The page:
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Thai red chilli peppers: anyone else having a heck of a time finding them? They're definately not at grocery stores. I live in Minneapolis..

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Ehanhan4
nomnivorous added about 3 years ago

Scoville Do you have any smaller markets accessible? Indian/Thai/Chinese, often have a great selection of fresh vegetables not normally found.

Otherwise, when it comes to chili pepper substitution, I regard thai chilies as very very hot, teeny peppers. I would use serrano peppers, use 1-2 for every 1 chili the recipe calls for. (I referenced this Scoville guide as reference.)

Prue Barrett added about 3 years ago

A lot of recipes that call for Thai Red Chili, particularly in the chili paste, can be substituted with dried Thai Red Chili - rehydrate them in hot water for thirty minutes before deseeding and chopping etc. Granted they aren't as great as fresh red chili for use in a salad but they're a great plan b.

When I'm creating Thai food in a strictly traditional way I find that there is often too much heat for me, so if it's the recipe is authentic, I normally half the amount of chili.

I live in Brooklyn, NY so I have access to the fantastic purveyors in Chinatown but I was looking to buy Afghani saffron today and found this company. I haven't bought from them directly but their prices seem really reasonable and they ship all over the country. They have some really interesting products on their site, very authentic.

http://www.templeofthai...

Hope it helps. I LOVE Thai food.
Prue

Dscn2212

Cynthia is a trusted source on Bread/Baking.

added about 3 years ago

I'm with Prue. Buy dried and rehydrate. And thank heaven you're not trying to find them in Billings, Montana! Do you have a Cost Plus World Market handy? A Trader Joe's? I'd suggest them as sources for dried.

Sunflower_profile
Burnt Offerings added about 3 years ago

They freeze really well. I get a vacuum packed bag of them at the Asian market and keep them in my freezer and pull out a few at a time. They keep for months. If you find them - buy them in bulk, package them well and freeze them, or order them online. The dried option is also very good.

Dsc_0122.nef-1
Panfusine added about 3 years ago

check out any Asian or Indian grocery stores, I get my weekly supply from there.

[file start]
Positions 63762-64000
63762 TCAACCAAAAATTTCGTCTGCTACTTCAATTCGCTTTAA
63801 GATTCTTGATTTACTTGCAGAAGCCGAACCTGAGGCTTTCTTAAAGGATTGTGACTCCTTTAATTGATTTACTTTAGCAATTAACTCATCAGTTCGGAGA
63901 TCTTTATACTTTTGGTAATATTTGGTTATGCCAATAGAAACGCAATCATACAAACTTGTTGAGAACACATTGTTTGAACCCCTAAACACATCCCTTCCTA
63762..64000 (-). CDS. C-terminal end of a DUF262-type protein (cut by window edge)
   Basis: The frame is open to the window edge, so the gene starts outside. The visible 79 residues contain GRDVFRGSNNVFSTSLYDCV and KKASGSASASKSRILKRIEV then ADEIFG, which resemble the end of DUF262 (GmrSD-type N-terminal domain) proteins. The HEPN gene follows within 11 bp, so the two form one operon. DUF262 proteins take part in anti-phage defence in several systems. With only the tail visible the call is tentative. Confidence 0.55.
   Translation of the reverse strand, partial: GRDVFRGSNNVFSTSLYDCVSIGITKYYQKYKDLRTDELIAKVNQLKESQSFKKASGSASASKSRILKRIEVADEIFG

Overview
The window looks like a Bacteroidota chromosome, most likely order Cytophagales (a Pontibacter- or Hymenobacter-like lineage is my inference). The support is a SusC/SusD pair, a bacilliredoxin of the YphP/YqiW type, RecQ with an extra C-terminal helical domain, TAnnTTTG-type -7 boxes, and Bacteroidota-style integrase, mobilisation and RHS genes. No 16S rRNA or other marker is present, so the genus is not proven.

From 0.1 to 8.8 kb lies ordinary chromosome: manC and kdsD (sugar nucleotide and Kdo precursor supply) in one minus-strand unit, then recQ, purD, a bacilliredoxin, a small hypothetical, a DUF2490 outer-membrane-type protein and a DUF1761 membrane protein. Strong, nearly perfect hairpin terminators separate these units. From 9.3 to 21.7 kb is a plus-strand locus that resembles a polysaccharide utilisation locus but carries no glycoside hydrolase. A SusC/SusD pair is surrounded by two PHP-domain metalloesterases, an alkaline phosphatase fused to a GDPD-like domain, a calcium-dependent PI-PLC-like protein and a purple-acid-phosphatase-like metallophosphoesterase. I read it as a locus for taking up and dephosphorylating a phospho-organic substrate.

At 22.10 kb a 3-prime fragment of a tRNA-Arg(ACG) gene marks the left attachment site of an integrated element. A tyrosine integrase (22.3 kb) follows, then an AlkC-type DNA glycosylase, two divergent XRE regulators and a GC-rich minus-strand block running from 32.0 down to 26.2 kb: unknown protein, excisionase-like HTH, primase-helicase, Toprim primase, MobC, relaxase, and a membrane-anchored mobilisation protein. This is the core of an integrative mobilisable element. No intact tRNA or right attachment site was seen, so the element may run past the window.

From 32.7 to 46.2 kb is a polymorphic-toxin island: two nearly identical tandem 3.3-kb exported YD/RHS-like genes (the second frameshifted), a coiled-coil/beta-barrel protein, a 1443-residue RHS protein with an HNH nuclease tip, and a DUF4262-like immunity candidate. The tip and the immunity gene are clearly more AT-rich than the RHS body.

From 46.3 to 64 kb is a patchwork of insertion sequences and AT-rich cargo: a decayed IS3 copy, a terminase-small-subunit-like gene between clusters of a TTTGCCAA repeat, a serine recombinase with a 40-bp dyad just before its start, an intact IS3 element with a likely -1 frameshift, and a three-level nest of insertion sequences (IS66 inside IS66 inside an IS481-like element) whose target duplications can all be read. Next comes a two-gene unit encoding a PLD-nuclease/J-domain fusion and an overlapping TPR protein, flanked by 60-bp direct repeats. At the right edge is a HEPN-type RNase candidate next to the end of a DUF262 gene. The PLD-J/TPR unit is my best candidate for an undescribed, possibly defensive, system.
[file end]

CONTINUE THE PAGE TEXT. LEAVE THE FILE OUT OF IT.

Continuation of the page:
Debbykalk-photo
latoscana added about 3 years ago

For fresh chiles, the pepper growing season in the US starts coming to market later in April and continues until November, depending on the pepper and the location. For the Thai prik chile, the Temple of Thai source above has them dried.

bella s.f. added about 3 years ago

Here in San Francisco, I can't find the tiny red Thai chilis even at Whole Foods. The only place I have found them are the Asian markets, sold in small bags, which seem to have enough chilis to last a lifetime. (They are really small, not much more than an inch long, if that, and thin, thin, thin.) Like Burnt Offerings said, if you buy a bag, you can always throw them in the freezer. Since I don't cook with them often, I have been using Asian chili paste or Asian garlic chili paste in place of the Thai chili. When making a curry, I just use a bit more curry paste instead.

Stringio
Valentina Dose added 9 months ago

I would try a local chinese store or see if a home gardener you know has some. I personally grow the Thai Hot and Thai Demon plants, and the two I have growing right now are covered in peppers right now. I hope you find the peppers.

Pegeen added 9 months ago

Another good site regarding the Scoville / capsaicin scale, in case you're trying to figure out substitutions:
http://www.chilliworld...

Pegeen added 9 months ago

p.s. Thai peppers would be "Bird's Eye" peppers on the Scoville scale

Sit2
Sam1148 added 9 months ago

It's also worth noting they're one of the most easy and apartment friendly peppers to grow.

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